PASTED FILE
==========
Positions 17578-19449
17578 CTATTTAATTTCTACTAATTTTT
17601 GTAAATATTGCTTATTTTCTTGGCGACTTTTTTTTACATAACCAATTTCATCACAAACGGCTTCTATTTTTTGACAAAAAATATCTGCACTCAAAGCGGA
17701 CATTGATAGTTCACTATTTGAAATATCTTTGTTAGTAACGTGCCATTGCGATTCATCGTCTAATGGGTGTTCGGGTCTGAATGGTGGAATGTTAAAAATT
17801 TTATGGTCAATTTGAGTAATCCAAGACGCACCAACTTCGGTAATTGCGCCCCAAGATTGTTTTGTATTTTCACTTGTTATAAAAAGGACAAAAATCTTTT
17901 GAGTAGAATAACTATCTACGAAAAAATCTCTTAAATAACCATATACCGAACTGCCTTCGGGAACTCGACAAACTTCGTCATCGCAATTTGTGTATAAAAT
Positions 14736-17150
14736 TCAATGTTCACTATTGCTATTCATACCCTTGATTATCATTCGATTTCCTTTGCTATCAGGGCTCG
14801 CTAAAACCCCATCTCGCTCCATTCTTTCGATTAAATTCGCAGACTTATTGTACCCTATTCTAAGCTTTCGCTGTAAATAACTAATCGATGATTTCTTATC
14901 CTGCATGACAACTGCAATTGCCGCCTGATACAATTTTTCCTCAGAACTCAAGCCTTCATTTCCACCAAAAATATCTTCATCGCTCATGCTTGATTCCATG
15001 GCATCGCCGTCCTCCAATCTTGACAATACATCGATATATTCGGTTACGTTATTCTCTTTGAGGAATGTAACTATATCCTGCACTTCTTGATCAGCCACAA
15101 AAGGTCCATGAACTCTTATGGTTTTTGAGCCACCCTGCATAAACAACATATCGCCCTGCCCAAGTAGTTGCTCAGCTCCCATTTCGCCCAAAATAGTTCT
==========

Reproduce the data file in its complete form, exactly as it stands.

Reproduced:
Positions 17578-19449
17578 CTATTTAATTTCTACTAATTTTT
17601 GTAAATATTGCTTATTTTCTTGGCGACTTTTTTTTACATAACCAATTTCATCACAAACGGCTTCTATTTTTTGACAAAAAATATCTGCACTCAAAGCGGA
17701 CATTGATAGTTCACTATTTGAAATATCTTTGTTAGTAACGTGCCATTGCGATTCATCGTCTAATGGGTGTTCGGGTCTGAATGGTGGAATGTTAAAAATT
17801 TTATGGTCAATTTGAGTAATCCAAGACGCACCAACTTCGGTAATTGCGCCCCAAGATTGTTTTGTATTTTCACTTGTTATAAAAAGGACAAAAATCTTTT
17901 GAGTAGAATAACTATCTACGAAAAAATCTCTTAAATAACCATATACCGAACTGCCTTCGGGAACTCGACAAACTTCGTCATCGCAATTTGTGTATAAAAT
Positions 14736-17150
14736 TCAATGTTCACTATTGCTATTCATACCCTTGATTATCATTCGATTTCCTTTGCTATCAGGGCTCG
14801 CTAAAACCCCATCTCGCTCCATTCTTTCGATTAAATTCGCAGACTTATTGTACCCTATTCTAAGCTTTCGCTGTAAATAACTAATCGATGATTTCTTATC
14901 CTGCATGACAACTGCAATTGCCGCCTGATACAATTTTTCCTCAGAACTCAAGCCTTCATTTCCACCAAAAATATCTTCATCGCTCATGCTTGATTCCATG
15001 GCATCGCCGTCCTCCAATCTTGACAATACATCGATATATTCGGTTACGTTATTCTCTTTGAGGAATGTAACTATATCCTGCACTTCTTGATCAGCCACAA
15101 AAGGTCCATGAACTCTTATGGTTTTTGAGCCACCCTGCATAAACAACATATCGCCCTGCCCAAGTAGTTGCTCAGCTCCCATTTCGCCCAAAATAGTTCT